Where there had been a muddy wasteland, the area was now covered in water and invasive plants like water hyacinth. But native species like alligators had also returned.
“I saw this wildlife out here, and it was just beautiful. But [the swamp] was full of trash.”
Gauley began cleaning up the kill zone, one kayak-load of trash at a time. After four years of collecting trash by herself, a tour group she was leading offered to help her. Gauley eagerly accepted.
“We made so much progress that day. And that was the catalyst day where I thought, okay, we’re going to clean up this swamp.”
But the challenges were far from over. The invasive water hyacinth spread, and the swamp remained flooded for several years, limiting Gauley’s ability to clean up. In 2020, she was able to remove underbrush that had prevented the swamp from draining, which also helped clear the land of water hyacinth and made it possible to plant cypress trees, which only germinate on dry land. But the receding water revealed even more trash, including more than 85 tires that had been dumped over the years.
So Gauley got more help, from volunteers, non-profits, and local politicians.
The former mayor—a close family friend of Gauley’s—helped clear space so that she and other volunteers could bring four-wheelers and ropes to pull the tires out of the mud. She also began hosting community clean-up days coordinated by Pearl Riverkeeper. Other local politicians, including Pearl River’s municipal council members, have volunteered to help clean trash for several years.
“Most of the politicians have always been on board helping me. And this past year was an election year, so literally everyone showed up,” Gauley said.
In recent years, Gauley has begun planting cypress seedlings donated by a landscaper in Washington Parish. This is a critical step in restoring the kill zone as a wildlife habitat.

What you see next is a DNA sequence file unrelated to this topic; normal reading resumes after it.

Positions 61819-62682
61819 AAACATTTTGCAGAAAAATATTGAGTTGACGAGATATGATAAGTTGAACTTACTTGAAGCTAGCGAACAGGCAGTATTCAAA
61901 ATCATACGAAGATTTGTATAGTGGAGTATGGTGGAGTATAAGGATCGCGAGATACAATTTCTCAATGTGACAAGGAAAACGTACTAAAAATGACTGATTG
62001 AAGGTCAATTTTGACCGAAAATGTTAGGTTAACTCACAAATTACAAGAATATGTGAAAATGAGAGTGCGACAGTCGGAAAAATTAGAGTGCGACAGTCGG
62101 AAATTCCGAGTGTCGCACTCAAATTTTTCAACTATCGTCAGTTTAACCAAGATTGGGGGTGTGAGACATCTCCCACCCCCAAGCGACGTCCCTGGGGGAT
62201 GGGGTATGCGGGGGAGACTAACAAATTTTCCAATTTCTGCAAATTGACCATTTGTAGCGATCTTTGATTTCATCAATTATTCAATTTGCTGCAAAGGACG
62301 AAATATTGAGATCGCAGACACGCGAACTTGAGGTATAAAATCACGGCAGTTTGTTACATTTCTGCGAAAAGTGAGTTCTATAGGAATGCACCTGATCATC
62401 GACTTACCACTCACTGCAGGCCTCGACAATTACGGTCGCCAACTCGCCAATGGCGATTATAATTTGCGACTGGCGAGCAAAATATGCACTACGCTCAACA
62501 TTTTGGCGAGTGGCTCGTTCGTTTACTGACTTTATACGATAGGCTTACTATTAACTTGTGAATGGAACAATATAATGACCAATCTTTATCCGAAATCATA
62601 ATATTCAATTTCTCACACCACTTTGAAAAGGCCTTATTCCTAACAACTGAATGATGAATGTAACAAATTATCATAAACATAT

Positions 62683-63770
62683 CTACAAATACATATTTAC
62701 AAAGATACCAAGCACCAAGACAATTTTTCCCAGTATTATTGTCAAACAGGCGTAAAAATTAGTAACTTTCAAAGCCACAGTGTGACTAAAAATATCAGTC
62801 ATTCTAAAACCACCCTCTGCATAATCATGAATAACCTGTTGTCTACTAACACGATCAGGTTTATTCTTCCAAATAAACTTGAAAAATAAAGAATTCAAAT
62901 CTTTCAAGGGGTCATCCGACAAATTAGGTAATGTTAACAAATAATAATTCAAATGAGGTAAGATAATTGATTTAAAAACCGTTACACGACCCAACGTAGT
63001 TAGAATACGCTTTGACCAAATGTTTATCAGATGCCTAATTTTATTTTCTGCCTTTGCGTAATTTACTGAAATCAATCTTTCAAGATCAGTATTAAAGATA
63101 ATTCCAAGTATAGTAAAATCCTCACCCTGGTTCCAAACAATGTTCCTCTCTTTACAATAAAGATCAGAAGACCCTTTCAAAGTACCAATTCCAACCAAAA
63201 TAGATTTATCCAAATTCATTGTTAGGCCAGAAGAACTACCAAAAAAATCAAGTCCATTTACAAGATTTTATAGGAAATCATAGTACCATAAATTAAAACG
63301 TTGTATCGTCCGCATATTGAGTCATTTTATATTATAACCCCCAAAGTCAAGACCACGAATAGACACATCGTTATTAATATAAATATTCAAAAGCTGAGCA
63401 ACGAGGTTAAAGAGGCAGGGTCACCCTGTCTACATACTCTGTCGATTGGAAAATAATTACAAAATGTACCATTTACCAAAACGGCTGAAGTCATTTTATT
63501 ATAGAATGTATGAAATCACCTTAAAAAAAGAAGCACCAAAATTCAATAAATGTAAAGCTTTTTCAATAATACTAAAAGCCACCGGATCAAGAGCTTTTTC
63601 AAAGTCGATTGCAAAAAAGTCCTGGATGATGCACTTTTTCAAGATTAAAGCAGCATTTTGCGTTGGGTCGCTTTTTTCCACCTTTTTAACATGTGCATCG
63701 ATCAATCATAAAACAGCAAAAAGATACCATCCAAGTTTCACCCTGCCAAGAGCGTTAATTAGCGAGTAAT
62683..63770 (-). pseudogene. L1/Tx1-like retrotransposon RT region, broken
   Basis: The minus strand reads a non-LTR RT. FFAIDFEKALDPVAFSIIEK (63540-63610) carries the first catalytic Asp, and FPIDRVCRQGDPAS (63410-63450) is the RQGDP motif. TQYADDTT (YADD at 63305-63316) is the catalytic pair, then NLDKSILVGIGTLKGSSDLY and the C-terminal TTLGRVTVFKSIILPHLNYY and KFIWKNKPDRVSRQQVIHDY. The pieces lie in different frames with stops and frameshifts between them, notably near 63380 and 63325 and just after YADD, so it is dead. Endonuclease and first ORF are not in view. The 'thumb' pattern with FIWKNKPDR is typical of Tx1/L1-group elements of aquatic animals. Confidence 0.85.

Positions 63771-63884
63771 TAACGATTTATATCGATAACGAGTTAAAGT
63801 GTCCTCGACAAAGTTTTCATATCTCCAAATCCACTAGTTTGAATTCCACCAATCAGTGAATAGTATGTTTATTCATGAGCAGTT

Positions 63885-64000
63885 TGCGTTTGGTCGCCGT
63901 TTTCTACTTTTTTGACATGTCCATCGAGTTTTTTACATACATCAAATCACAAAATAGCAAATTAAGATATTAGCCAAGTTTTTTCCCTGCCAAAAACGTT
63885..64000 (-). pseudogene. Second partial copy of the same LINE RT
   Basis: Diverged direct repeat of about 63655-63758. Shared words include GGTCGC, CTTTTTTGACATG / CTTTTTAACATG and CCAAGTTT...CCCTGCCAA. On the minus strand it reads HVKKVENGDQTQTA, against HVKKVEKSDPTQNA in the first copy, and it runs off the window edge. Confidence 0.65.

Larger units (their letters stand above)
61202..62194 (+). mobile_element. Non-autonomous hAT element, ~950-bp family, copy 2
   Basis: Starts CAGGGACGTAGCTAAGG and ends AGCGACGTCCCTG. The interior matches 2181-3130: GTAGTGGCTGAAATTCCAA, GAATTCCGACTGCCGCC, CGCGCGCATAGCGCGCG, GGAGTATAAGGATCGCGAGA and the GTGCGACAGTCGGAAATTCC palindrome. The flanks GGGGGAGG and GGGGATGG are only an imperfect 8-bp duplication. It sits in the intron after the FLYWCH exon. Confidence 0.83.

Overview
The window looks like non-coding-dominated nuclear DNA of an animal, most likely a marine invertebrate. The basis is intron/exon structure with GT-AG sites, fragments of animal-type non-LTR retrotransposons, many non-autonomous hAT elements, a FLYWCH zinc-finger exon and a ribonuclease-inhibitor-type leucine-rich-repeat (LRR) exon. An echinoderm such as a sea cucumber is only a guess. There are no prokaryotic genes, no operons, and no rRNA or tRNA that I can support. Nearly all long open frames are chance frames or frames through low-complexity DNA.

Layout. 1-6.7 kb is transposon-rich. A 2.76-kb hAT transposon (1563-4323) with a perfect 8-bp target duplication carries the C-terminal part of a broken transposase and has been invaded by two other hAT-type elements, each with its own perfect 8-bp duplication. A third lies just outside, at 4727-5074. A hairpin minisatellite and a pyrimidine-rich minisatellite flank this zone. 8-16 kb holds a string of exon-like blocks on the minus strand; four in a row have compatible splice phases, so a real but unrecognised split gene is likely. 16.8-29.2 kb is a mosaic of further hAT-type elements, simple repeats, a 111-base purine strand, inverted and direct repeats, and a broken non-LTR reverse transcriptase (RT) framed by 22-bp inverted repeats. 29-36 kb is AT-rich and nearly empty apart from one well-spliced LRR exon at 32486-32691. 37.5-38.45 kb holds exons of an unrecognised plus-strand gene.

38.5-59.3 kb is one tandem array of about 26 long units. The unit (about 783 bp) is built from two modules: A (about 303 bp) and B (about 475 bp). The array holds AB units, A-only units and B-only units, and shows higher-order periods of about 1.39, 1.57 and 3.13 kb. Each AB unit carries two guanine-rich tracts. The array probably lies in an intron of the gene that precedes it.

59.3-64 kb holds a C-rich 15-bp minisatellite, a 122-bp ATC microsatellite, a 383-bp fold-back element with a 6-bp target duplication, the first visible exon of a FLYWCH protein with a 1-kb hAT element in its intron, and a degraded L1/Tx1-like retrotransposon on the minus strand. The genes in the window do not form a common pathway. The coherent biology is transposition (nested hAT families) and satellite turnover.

But all this work could be easily undone at the whim of the landowners, whom Gauley was unable to identify for years.
In November, the Daily Yonder found that the area Gauley calls the kill zone belongs to a family trust.. This private trust has not given Gauley permission to clean up the land. But they haven’t stopped her either.
Gauley says she hasn’t been secretive—she’s been bringing truckloads of people to the area for years, and she doubts the landowners, who live near the property, could have missed it. Still, she worries constantly that all this effort will be for nothing.
“One of my biggest fears is that I’m going to do all the work without actually owning the property, and It’s all going to be destroyed anyway,” she said. “But seeing something that was so devastated coming back to life, I feel like it’s worth it to at least try.”
The kill zone still has a long way to go, but Gauley has already started workshopping a new name for the area: the resurrection swamp.
After she finishes restoring the land, Gauley says she would liketo build an educational boardwalk to teach visitors—from school children to international tourists—about the importance of southern Louisiana’s wetlands.
“Our wetlands are one of the fastest dying ecosystems on the planet right now. And I feel like it’s important to bring that education to the younger generations, so that they know why we need our wetlands,” Gauley said.
She also believes remediating the land is important for its own sake. Unlike official conservation areas, the kill zone is not pristine or protected. Instead, it displays the full range of effects that human intervention can have on an ecosystem: from total destruction to caring restoration.
To Gauley, the damaged area is no less important than the rest of the swamp. “It’s a personal passion project,” she said. “I just want to see it be what it’s supposed to be.”
At the same time, Gauley knows this dream won’t be fully realized in her lifetime. It takes cypress trees decades to reach their full growth, and the kill zone won’t develop into a wholly mature swamp ecosystem for centuries. But that doesn’t dampen Gauley’s spirits.
“I always tell my tour groups, if you come back in 300 years, I have reservations for everyone,” she joked.
But when asked why she puts so much effort into land that isn’t hers, Gauley turns serious.
“It’s bigger than me, and [the resurrection swamp] is going to exist when I’m not here anymore. To me, that’s worthwhile work.”